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Quick question I'm trying to change the rear differential in my 2000 TRD tundra 4X4 but both the fill and drain plugs seem to be pretty rusted in place. I've been spraying both bolts with penetrating oil hoping that will loosen the rust. My question is it better to use a socket with breaker bar or an impact wrench on low setting? I accidently broke a caliper bolt a few months ago and ended up costing about 120 bucks to replace, so I'm, trying to avoid breaking anything that has to do with the differential.
 

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I had the same problem when I got back from Iraq, my sister had used my truck and left it parked in a snowbank for a while, when I got back the plugs were rusted. I did what you did put some penetrating oil ( can't remember which kind ) and let it soak for a day or 2, then went out there and I didn't need a breaker bar or impact wrench just a socket, just gently tapped firmly but not hard and after a few taps the plugs came right out.
 

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Clean away any rust you can with a wire brush. Then hose it down with PB Blaster and let it sit for a while ("a while" being directly proportional to the degree of rust). Repeat applications of PB Blaster and tap on the bolt between applications to encourage the oil to work its way down the threads. It's fine to use a bigger wrench to gain more leverage but try not to use a long breaker bar as you're likely to shear the bolt off.... don't ask how I know :eek: Patience (through repeated applications of blaster) is your friend here and a virtue I'm still working to acquire - the cost of breaking bolts is the penalty for failing to learn this lesson.
 

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Also note, use a 6 point socket and not a 12 point. If that thing is on there like it is, a 12 point socket will round off the head of the plugs. In the past, along with the other suggestions, I've used a 1/2" socket/wrench, and tapped the end of the rachet with a hammer. Started with the fill plug first then drain plug. This has worked for me for those stubborn plugs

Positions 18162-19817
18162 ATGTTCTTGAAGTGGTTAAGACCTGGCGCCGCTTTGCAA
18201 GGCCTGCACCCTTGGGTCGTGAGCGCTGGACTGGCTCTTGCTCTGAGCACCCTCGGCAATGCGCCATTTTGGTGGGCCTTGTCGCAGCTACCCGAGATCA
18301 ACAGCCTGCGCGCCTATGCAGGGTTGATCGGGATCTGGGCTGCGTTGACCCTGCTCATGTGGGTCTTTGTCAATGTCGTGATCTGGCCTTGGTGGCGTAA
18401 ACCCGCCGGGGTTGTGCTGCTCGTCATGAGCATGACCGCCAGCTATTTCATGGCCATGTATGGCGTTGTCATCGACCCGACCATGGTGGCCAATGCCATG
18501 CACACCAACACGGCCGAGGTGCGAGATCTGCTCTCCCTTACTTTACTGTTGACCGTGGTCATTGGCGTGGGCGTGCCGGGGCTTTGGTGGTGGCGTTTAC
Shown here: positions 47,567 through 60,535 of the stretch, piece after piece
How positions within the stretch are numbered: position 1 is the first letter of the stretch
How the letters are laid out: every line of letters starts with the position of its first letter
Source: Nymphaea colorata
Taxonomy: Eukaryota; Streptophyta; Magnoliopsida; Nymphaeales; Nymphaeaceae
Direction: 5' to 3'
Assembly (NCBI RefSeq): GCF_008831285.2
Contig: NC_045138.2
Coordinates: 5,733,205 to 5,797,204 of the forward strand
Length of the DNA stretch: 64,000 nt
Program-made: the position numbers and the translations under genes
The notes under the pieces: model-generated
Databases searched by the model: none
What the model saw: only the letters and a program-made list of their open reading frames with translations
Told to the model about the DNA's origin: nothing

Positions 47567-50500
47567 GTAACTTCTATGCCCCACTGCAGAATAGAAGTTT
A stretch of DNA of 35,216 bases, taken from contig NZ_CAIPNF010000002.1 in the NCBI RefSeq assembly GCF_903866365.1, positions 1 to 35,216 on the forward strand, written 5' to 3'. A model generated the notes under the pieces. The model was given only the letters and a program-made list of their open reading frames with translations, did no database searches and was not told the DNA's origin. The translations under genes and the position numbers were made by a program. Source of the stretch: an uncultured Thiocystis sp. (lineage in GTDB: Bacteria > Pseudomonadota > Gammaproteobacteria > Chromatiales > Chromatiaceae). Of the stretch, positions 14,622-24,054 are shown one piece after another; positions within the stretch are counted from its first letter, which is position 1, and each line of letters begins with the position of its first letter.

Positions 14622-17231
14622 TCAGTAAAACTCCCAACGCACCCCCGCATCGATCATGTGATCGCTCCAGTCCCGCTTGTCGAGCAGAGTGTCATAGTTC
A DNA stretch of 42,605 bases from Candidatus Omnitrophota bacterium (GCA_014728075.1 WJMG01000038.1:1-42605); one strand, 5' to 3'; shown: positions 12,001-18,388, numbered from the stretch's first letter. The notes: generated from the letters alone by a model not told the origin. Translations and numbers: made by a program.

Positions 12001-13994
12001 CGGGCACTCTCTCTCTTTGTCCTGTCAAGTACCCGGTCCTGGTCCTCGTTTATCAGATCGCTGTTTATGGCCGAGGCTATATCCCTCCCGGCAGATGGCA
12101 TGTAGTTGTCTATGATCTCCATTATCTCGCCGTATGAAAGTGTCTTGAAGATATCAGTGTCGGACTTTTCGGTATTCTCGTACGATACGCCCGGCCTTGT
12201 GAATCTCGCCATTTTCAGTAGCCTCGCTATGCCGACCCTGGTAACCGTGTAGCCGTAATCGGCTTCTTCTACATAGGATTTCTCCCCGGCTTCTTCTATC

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Pretty much a combination of what everyone said: spray with PB Blaster and let sit, use a six point socket (21mm I believe) with 1/2" ratchet. If it still doesn't come off switch to the breaker bar and tap it with a hammer/mallet.

Most importantly, make sure you get the fill plug out first before moving on to the drain plug. Good luck.

John
 

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Also note, use a 6 point socket and not a 12 point. If that thing is on there like it is, a 12 point socket will round off the head of the plugs. In the past, along with the other suggestions, I've used a 1/2" socket/wrench, and tapped the end of the rachet with a hammer. Started with the fill plug first then drain plug. This has worked for me for those stubborn plugs
Pretty much a combination of what everyone said: spray with PB Blaster and let sit, use a six point socket (21mm I believe) with 1/2" ratchet. If it still doesn't come off switch to the breaker bar and tap it with a hammer/mallet.

Most importantly, make sure you get the fill plug out first before moving on to the drain plug. Good luck.

John
Absolutely remove the fill plug first. Liberal applications of PB Blaster, and use a six point socket. As a last resort you might try heating the differential only around the plug with a torch but be mindful of your surroundings.
 

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Thanks guys for all the help. I leave and update once I get the stubborn thing out ( will def start with the fill plug)
 

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Pretty much a combination of what everyone said: spray with PB Blaster and let sit, use a six point socket (21mm I believe) with 1/2" ratchet. If it still doesn't come off switch to the breaker bar and tap it with a hammer/mallet.

Most importantly, make sure you get the fill plug out first before moving on to the drain plug. Good luck.

John
Fairly certain they're 24mm hex-head bolts...
 

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Fairly certain they're 24mm hex-head bolts...
i think they might even be 26mm, i can surely check the socket i have when i get home as its the only one i have that big and the only thing i ever used it for was to change the diff oil
 

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front diff uses 10mm HEX on both drain and fill. rear and t-case uses 24mm socket. use 6 point unless you have some high dollar snap on wrenches, then 12 point should be ok.
 

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Thanks guys for all the help. I leave and update once I get the stubborn thing out ( will def start with the fill plug)
If you're as much of a procrastinator as I am, you may well not have gotten to it... but if you did, mind reporting back if it worked without shearing it off?
 
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